How to Choose and Install an Infant Car Seat

Medically Reviewed by Mahammad Juber, MD on June 02, 2022
5 min read

As a parent, you want to do everything that you can to keep your little one safe and healthy. Part of the process for new parents is to baby-proof the home and make sure it’s a safe space. This level of preparedness should extend to the car, too. One of the most important pieces of baby gear in which to invest is your baby’s first car seat.

There are so many brands, models, and types out there that it can feel overwhelming to pick out the right one. Here are some tips as to how to choose and install an infant car seat so that you have peace of mind knowing that your baby is protected.

Car crashes are the leading cause of death for children between the ages of 1 and 13. This information underscores how vital it is that you know how to choose the safest infant car seat and install it properly in your vehicle.

If you deliver your baby in a birthing center or hospital, you’ll need to buy an infant car seat before your little one is born so you’re ready for the ride home. Infant car seats are made specifically for small babies, from birth up to 22 to 35 pounds. The maximum weight and height depend on the model. As your baby grows, you’ll need to buy bigger car seats to accommodate their height and weight.

One of the most important infant car seat requirements is that they are tested to meet federal safety standards in the event of a 30-mph crash. They should always be placed in the backseat of the vehicle, never in the front near an airbag.

There are different types of infant car seats, but no matter which model you choose, your infant needs to be rear-facing. This means that the seat is positioned so that the baby’s back is facing you. This helps to protect their head, neck, and spine in case there is an accident. There are three types that you can choose from, all of which have a protective harness.

  • Rear-facing only car seats. These infant car seats are made for small babies and newborns and the seat is usually portable. This way you can use the seat as a carrier or stroller and the base stays in the car. These are also called travel systems. Babies usually outgrow these models around one year of age.
  • Convertible seat. This type of car seat is one that can grow with your child. When your baby is an infant, the convertible seat is rear-facing. Once your child is old and big enough, it can be flipped so that it faces forward and is equipped with a harness and tether. These seats usually aren’t portable and stay in the car.
  • All-in-one. These are bigger seats that adjust as your child grows. It starts out rear-facing, can be flipped forward, and then converted into a booster seat. These seats are bulky so they usually aren’t taken from one car to another. These seats do allow children to stay rear-facing for longer, since they are bigger, allowing for extra protection.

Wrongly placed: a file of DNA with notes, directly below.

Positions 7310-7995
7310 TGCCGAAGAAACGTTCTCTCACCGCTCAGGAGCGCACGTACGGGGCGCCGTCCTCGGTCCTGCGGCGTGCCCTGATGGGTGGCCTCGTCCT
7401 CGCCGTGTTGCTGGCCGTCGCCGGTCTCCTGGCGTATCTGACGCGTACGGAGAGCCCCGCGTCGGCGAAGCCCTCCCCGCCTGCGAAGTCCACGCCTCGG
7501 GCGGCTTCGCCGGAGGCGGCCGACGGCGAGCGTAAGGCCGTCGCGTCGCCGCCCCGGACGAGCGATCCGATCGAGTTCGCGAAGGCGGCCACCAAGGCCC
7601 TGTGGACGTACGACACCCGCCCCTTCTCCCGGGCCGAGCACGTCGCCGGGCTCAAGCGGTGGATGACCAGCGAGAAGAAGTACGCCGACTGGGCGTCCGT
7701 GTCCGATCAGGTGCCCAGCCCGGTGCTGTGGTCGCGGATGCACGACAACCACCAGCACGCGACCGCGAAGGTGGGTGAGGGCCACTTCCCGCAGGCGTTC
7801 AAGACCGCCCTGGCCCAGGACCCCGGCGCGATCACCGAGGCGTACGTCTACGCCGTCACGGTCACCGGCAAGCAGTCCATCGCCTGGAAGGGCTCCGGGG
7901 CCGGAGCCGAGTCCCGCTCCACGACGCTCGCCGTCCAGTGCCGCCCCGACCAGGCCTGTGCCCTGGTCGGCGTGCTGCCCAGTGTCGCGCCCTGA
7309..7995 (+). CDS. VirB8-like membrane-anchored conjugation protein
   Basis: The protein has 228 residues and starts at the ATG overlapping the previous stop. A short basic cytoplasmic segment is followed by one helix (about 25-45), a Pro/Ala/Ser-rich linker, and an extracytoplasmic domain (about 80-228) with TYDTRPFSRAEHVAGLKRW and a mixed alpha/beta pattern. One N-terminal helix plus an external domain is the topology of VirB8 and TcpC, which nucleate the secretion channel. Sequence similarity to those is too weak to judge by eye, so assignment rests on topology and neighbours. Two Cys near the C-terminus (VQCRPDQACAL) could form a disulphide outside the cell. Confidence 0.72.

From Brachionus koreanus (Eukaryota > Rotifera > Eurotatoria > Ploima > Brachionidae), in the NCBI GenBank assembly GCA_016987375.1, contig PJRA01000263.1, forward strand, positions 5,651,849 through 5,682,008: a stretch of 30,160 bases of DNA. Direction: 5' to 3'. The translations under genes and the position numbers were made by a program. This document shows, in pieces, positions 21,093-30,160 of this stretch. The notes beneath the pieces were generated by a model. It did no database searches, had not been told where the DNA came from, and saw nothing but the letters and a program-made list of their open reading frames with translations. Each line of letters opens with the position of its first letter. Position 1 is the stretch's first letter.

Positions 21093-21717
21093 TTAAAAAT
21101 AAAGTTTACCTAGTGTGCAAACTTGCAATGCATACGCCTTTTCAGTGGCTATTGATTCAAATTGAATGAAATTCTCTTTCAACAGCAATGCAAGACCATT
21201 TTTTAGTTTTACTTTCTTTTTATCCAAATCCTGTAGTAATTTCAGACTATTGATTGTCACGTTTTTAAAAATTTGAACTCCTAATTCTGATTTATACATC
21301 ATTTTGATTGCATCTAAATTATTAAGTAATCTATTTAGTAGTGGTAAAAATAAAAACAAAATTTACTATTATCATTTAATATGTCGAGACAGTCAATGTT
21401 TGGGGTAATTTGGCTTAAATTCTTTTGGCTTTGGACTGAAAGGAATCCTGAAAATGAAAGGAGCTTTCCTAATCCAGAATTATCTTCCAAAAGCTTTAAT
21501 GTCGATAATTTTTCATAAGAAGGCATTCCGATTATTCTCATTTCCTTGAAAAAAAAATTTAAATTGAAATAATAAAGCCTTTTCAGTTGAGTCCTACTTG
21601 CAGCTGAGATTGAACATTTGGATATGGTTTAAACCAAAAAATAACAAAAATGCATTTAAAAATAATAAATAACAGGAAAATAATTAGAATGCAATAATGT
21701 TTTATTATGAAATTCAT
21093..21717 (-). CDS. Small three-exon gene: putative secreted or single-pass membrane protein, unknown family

Once you’ve picked out a model that works for your car and lifestyle, be sure to read the labels carefully. It’s important to note that just because a car seat is expensive doesn’t mean it performs better than a cheaper model. They are all held to the same safety testing standards. You can find affordable seats, so avoid buying a used seat if possible, since there’s no guarantee that all the parts are intact and working correctly.

If you can, try a few different car seats in your car to see which models and styles fit best. Some retailers can help you with this.

Now that you’ve got your infant car seat, the next step is installing it correctly. Read the user manual carefully since there are two ways that these car seats can be installed: either with a seatbelt or a LATCH (lower anchors and tethers for children) system. The LATCH system offers attachments that keep the car seat in place instead of a seat belt. Depending on your car, the LATCH system might be easier to use.

Installing with a seat belt. The first step is to place the car seat in the back, facing the rear. Studies show that the safest place is in the center, away from the side doors. Then, pull the seat belt all the way out so that it locks. Weave the seat belt through the car seat’s belt path, making sure that the belt stays flat and doesn’t get twisted. Once the seat belt is through, buckle it and give it a test pull to make sure that it’s locked.

After the seat is in place, push down on the car seat’s base and tighten the belt. The seat shouldn’t be able to move more than an inch in any direction. Next, adjust the reclining angle so that the car seat is semi-reclined. This keeps your baby’s airway open. After that, attach the car seat to the base.

Using the LATCH system. If you choose to use the lower anchors, start by putting the car seat base in the back of your vehicle. Look for the lower anchors, which should be where the seat cushions meet. Sometimes the attachments are located behind the seat (in a sedan) or on the ceiling or floor (minivans, trucks, and SUVs). Almost all cars made after September 1, 2002, come equipped with a LATCH system.

Once you’ve found the lower anchors, connect the lower attachments on the infant car seat base. Press down on the base to tighten the straps, making sure that they aren’t twisted. Just like with a seat belt, make sure that the car seat base can’t move more than an inch in any direction and recline it so that it’s in a semi-reclined position. Lastly, attach the carrier to the car seat base.